My foreman Wade and I had gone through every inch of the space with Mac and had made a lengthy list of the repairs and changes we would need to make before the lighthouse could be reopened safely.
I planned to bring the lantern and lens room back to its original rustic style, and rebuild and reinforce the main gallery—otherwise known as the catwalk—that circled the very top of the structure. Mac wanted to have the interior circular stairway walls painted. The stairs themselves had to be reinforced and retreaded. The concrete exterior was pitted in spots from years of salt air and moisture. It needed to be resurfaced and repainted. The old windows, many of which were cracked or broken and permanently fogged over, needed to be replaced.
We had yellow "Caution" tape draped across the main entrance to alert people to keep out. But because the lighthouse had always been an attractive nuisance—we had already caught a few of the local kids sneaking around—I had installed a simple audio-video alarm system that would alert my cell phone if anyone ignored the warning signs and ventured inside.
Meanwhile, Mac's writers' retreat plan had been an instant success. As soon as he started putting feelers out on social media, the reservation requests began to pour in. He had hired Frank and Irma, a local couple, to manage the retreat operation, including scheduling, cooking, and housekeeping. They lived on the property in the gorgeous attic suite in the mansion my crew had renovated for that purpose.
Needless to say, Mac and I had a lot going on. But we liked it that way.
I gazed at him. "Did you check out this latest group?"
"You bet I did," he said decisively.
I smiled. Mac never asked our police chief to run the names of the people in his groups through the various law enforcement systems. No, these days it was easier to simply look up their names on social media, check out their websites, and google them. Social media tended to reveal a lot about a person. And Mac didn't like to be surprised, especially when these people would be living unfettered in his home for a week or two, sometimes longer.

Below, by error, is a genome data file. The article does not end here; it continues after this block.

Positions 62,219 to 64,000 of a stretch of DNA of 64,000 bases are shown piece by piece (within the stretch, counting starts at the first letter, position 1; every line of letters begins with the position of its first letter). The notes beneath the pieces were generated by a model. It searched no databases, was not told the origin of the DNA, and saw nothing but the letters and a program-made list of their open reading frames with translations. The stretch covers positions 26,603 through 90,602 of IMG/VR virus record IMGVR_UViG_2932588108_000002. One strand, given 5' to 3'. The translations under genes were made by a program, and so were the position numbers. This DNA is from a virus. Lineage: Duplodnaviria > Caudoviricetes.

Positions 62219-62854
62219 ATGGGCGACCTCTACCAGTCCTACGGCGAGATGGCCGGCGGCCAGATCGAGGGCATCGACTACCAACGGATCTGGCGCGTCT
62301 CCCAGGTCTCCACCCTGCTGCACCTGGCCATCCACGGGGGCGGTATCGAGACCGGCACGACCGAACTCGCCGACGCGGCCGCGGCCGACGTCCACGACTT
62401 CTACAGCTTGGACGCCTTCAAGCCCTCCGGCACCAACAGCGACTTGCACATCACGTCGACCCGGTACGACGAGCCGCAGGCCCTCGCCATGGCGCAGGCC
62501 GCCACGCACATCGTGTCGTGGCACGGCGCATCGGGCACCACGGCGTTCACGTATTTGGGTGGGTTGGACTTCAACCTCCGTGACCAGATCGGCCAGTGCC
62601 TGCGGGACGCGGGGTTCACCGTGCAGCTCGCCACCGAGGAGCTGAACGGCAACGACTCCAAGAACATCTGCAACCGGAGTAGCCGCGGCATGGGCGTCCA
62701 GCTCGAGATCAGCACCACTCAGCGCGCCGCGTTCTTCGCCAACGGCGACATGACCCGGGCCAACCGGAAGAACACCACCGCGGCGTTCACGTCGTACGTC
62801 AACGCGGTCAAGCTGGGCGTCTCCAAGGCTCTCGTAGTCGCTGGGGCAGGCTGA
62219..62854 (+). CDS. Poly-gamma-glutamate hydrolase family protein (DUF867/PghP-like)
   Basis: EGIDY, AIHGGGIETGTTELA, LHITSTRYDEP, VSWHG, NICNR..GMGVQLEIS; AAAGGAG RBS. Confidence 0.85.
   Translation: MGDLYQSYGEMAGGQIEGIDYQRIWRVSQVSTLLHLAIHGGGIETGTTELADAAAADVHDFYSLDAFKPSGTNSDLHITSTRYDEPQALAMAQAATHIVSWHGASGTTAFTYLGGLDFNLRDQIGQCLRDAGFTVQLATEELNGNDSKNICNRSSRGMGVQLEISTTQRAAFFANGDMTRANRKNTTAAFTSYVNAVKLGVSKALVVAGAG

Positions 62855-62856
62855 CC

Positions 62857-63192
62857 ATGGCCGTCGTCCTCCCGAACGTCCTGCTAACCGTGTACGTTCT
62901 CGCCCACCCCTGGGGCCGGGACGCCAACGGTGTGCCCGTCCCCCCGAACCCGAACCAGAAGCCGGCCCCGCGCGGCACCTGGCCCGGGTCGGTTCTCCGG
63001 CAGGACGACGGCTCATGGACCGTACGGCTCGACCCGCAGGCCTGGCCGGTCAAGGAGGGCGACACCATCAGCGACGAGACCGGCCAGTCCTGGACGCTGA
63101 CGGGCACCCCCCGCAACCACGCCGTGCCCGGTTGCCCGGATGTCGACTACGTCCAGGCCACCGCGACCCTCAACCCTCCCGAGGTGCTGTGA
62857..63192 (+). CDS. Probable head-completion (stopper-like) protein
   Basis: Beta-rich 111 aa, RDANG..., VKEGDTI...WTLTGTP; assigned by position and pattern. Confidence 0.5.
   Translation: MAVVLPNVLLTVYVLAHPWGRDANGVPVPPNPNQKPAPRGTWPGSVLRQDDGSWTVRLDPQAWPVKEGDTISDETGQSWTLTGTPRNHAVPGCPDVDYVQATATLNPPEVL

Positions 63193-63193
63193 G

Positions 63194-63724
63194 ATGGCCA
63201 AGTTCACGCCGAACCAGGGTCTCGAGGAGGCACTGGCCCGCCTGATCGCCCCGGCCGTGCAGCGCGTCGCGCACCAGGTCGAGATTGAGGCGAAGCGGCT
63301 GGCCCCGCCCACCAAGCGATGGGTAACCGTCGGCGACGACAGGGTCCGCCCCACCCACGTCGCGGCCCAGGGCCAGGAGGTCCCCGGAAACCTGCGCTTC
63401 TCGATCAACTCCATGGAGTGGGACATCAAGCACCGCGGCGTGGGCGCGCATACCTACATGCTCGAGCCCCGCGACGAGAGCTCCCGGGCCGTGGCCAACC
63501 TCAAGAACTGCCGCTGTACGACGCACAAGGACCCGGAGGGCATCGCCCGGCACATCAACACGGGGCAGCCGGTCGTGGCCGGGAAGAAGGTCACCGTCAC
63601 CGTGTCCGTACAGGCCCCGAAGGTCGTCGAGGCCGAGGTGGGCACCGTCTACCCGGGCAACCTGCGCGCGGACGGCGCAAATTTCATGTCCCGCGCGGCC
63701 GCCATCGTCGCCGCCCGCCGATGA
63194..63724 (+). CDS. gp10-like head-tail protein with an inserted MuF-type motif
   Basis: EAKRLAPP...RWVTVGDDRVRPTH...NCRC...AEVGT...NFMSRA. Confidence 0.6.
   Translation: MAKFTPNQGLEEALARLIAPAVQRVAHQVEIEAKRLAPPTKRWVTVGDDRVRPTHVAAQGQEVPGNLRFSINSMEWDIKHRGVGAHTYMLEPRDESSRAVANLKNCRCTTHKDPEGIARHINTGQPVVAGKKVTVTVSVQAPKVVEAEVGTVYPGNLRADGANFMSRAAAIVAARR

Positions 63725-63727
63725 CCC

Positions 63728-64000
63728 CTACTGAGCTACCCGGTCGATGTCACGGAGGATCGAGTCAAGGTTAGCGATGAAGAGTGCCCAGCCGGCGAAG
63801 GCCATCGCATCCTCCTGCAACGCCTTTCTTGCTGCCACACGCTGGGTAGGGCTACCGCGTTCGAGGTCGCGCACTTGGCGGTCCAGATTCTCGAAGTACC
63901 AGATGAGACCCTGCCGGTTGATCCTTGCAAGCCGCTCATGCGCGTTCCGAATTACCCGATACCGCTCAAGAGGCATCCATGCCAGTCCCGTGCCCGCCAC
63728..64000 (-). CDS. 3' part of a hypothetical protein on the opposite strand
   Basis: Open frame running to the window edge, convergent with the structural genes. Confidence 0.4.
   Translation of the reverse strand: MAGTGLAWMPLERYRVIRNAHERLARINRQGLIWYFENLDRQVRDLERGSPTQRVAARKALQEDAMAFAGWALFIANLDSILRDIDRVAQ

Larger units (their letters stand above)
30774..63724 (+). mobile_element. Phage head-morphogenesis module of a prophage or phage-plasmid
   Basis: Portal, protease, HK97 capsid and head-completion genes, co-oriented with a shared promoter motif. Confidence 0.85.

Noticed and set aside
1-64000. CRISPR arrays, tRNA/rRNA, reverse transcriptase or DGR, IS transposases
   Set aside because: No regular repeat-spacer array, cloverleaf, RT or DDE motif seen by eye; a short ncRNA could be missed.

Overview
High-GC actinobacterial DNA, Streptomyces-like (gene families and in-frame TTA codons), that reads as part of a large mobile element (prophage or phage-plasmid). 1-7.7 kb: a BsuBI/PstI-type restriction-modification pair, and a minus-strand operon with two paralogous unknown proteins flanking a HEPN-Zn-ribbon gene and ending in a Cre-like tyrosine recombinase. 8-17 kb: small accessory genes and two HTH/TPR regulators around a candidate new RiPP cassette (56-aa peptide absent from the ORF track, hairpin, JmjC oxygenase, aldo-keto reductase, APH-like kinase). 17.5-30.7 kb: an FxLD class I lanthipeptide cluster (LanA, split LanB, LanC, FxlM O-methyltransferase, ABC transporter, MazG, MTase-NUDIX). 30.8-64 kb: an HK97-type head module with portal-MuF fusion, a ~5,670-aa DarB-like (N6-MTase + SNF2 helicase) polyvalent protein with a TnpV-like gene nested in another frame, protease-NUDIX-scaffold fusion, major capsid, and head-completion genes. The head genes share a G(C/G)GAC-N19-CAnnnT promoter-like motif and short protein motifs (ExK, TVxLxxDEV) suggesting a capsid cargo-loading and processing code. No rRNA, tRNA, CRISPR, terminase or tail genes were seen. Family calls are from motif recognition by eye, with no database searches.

So far, the visiting writers had been completely respectful of Mac and his property. They had been friendly to our townspeople, and they spent their money in our shops and restaurants, which made the entire enterprise a win-win for everyone. Every single one of the writers had seemed interested in anything Mac suggested in terms of places to eat or things to do around town.
It made sense that they would hang on Mac's every word. After all, he was a bestselling novelist whose books had been turned into blockbuster films. He was often a guest speaker at conferences, where he would teach workshops or give seminars on writing. So it figured that any visiting writer would be smart to follow his recommendations. Besides that, Mac was simply a good guy. He was smart and funny and generally made himself available to the groups for writing advice on any subject they could come up with.
As I loaded dishes into the dishwasher, I turned to study his expression. "You don't have to hang here with me. I can tell you're itching to get back to the book."
He grinned. "Am I that transparent?"
I had to laugh. "You're the most nontransparent person I've ever met. But I know you."
"Yeah, guess you do," he murmured.
The first time I'd ever seen Mac deep in the writing zone, I had decided to put together a lovely basket of snacks and goodies and brought it over to him while he was working. It was a shock I wasn't prepared for. His hair was sticking up in every direction. His beard had grown out. His clothes were so wrinkled, I was pretty sure he had slept in them, and he stared at me as though he'd never seen another human being before. Then suddenly, he grinned wildly, grabbed the basket, and closed the door in my face.
So that was Mac on a deadline. We could laugh about it now, but I wouldn't make the mistake of climbing into that cage again.
He gathered up our pets' water bowls and took them to the sink to clean and refill them. Robbie scurried over to check things out, and Mac leaned down and gave him an affectionate scratch behind his ears.
When he was done with the task, he said, "Guess I'd better get back to blowing up stuff so I can be ready when the group arrives."
I wiped off the counter. "What time do they get here?"